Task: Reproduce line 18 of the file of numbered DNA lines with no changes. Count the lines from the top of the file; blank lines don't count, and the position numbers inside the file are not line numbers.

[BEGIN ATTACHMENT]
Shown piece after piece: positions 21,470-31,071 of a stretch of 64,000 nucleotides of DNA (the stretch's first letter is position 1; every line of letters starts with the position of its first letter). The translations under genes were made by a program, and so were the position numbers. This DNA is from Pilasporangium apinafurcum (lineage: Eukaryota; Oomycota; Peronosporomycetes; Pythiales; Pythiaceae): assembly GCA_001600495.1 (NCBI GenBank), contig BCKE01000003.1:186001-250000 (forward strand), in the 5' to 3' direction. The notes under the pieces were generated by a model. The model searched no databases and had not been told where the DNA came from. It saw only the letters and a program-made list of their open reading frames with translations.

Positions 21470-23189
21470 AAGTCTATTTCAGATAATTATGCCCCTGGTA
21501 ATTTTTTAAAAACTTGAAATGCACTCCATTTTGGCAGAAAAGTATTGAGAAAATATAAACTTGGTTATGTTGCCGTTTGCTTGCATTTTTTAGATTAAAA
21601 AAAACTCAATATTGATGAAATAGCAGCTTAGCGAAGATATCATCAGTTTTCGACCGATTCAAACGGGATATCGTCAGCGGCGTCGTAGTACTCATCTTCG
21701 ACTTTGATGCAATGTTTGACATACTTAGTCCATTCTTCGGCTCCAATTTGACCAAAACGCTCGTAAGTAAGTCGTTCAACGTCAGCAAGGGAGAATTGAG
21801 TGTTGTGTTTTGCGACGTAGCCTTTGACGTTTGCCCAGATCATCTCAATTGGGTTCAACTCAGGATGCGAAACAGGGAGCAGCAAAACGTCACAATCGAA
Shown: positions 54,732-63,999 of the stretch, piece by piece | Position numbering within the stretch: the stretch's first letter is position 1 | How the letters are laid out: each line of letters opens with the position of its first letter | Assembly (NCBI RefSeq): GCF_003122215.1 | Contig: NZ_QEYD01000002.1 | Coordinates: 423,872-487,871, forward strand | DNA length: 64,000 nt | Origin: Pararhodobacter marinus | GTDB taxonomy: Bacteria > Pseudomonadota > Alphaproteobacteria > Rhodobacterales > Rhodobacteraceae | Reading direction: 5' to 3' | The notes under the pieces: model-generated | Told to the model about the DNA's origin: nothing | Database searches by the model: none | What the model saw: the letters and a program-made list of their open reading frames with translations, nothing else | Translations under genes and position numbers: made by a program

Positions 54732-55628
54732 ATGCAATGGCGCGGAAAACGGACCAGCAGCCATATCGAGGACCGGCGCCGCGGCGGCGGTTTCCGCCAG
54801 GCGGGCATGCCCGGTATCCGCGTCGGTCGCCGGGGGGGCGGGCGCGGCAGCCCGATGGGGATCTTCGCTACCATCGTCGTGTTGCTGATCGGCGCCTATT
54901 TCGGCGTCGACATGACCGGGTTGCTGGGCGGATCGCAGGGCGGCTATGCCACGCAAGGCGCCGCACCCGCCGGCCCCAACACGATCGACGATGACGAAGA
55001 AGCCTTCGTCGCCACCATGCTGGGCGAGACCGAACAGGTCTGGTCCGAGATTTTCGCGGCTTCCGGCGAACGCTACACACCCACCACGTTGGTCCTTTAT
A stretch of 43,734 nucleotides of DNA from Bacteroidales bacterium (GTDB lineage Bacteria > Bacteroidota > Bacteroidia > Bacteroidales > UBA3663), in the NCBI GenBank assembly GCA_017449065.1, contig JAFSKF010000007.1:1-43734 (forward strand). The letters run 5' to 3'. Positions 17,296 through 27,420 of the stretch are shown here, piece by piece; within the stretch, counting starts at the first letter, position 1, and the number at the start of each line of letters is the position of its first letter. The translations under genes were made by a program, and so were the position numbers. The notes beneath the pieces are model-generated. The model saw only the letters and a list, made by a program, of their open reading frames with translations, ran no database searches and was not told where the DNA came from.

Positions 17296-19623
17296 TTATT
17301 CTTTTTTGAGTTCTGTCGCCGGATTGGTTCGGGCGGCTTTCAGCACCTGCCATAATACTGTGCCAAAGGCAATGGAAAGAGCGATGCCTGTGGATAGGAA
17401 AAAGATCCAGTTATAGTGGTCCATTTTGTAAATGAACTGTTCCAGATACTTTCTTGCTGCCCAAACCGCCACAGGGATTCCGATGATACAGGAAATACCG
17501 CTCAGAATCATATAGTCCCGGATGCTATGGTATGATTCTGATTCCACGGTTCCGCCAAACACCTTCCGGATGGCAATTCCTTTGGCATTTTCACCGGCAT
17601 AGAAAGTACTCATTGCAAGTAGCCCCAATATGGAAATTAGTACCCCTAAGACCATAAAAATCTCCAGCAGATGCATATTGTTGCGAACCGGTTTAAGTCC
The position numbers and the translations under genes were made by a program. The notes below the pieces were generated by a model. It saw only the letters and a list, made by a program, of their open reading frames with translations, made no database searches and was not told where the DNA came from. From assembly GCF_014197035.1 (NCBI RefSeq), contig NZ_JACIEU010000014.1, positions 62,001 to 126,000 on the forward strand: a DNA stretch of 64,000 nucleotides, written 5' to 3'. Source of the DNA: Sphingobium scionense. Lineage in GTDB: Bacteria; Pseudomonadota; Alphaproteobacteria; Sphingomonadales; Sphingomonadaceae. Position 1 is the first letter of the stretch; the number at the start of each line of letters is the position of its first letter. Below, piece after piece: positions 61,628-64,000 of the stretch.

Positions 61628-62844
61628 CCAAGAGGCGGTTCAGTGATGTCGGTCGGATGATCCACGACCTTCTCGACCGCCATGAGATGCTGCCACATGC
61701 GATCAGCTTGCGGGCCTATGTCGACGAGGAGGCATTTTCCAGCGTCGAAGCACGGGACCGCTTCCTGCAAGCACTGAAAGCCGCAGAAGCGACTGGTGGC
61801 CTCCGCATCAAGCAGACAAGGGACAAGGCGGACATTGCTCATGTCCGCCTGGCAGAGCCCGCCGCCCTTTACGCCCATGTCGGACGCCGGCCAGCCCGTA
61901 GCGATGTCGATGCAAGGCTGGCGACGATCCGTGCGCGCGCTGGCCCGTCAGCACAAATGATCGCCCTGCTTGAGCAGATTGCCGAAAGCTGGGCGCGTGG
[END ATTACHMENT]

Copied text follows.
17401 AAAGATCCAGTTATAGTGGTCCATTTTGTAAATGAACTGTTCCAGATACTTTCTTGCTGCCCAAACCGCCACAGGGATTCCGATGATACAGGAAATACCG